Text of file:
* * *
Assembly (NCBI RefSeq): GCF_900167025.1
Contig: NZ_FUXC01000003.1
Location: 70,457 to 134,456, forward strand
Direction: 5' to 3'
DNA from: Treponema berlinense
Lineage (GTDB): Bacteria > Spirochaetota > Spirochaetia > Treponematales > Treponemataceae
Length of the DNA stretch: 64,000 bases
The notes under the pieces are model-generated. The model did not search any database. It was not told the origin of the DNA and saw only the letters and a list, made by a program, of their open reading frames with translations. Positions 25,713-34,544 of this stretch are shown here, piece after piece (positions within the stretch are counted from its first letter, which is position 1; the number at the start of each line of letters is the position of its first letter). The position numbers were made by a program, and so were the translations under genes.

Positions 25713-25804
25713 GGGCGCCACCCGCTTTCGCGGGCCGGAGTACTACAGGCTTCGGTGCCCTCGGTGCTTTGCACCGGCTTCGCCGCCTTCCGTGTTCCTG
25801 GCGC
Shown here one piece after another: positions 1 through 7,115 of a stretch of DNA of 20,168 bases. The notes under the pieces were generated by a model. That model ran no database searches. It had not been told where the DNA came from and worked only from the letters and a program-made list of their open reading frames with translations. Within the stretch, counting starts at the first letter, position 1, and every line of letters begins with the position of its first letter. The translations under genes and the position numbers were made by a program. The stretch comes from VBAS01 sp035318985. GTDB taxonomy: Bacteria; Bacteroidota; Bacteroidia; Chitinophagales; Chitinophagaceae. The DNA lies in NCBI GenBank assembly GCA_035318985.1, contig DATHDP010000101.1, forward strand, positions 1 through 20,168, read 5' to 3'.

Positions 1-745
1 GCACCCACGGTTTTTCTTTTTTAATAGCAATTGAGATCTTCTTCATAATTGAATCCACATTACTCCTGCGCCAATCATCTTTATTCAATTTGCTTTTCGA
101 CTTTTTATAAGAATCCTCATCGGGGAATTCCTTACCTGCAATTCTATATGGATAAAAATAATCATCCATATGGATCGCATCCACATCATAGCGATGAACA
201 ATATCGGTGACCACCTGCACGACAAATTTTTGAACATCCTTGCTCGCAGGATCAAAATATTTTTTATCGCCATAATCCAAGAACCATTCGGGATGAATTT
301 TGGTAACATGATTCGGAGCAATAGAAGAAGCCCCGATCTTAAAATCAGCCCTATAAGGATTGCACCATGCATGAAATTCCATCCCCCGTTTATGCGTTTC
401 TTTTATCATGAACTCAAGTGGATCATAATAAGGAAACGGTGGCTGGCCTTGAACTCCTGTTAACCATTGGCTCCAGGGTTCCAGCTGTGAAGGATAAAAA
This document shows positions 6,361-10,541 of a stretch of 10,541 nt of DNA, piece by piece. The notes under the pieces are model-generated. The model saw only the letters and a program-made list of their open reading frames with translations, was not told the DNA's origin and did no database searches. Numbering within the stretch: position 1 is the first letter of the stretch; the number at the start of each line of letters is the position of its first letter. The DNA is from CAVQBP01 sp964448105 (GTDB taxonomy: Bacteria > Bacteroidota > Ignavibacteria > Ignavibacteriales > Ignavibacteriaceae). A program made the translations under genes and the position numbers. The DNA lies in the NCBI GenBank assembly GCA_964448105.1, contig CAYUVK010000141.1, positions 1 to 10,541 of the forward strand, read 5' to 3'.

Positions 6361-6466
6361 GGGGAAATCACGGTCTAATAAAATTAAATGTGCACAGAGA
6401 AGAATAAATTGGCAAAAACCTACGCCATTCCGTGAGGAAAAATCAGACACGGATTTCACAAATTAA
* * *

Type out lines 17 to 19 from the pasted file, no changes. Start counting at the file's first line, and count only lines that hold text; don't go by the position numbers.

301 TGGTAACATGATTCGGAGCAATAGAAGAAGCCCCGATCTTAAAATCAGCCCTATAAGGATTGCACCATGCATGAAATTCCATCCCCCGTTTATGCGTTTC
401 TTTTATCATGAACTCAAGTGGATCATAATAAGGAAACGGTGGCTGGCCTTGAACTCCTGTTAACCATTGGCTCCAGGGTTCCAGCTGTGAAGGATAAAAA
This document shows positions 6,361-10,541 of a stretch of 10,541 nt of DNA, piece by piece. The notes under the pieces are model-generated. The model saw only the letters and a program-made list of their open reading frames with translations, was not told the DNA's origin and did no database searches. Numbering within the stretch: position 1 is the first letter of the stretch; the number at the start of each line of letters is the position of its first letter. The DNA is from CAVQBP01 sp964448105 (GTDB taxonomy: Bacteria > Bacteroidota > Ignavibacteria > Ignavibacteriales > Ignavibacteriaceae). A program made the translations under genes and the position numbers. The DNA lies in the NCBI GenBank assembly GCA_964448105.1, contig CAYUVK010000141.1, positions 1 to 10,541 of the forward strand, read 5' to 3'.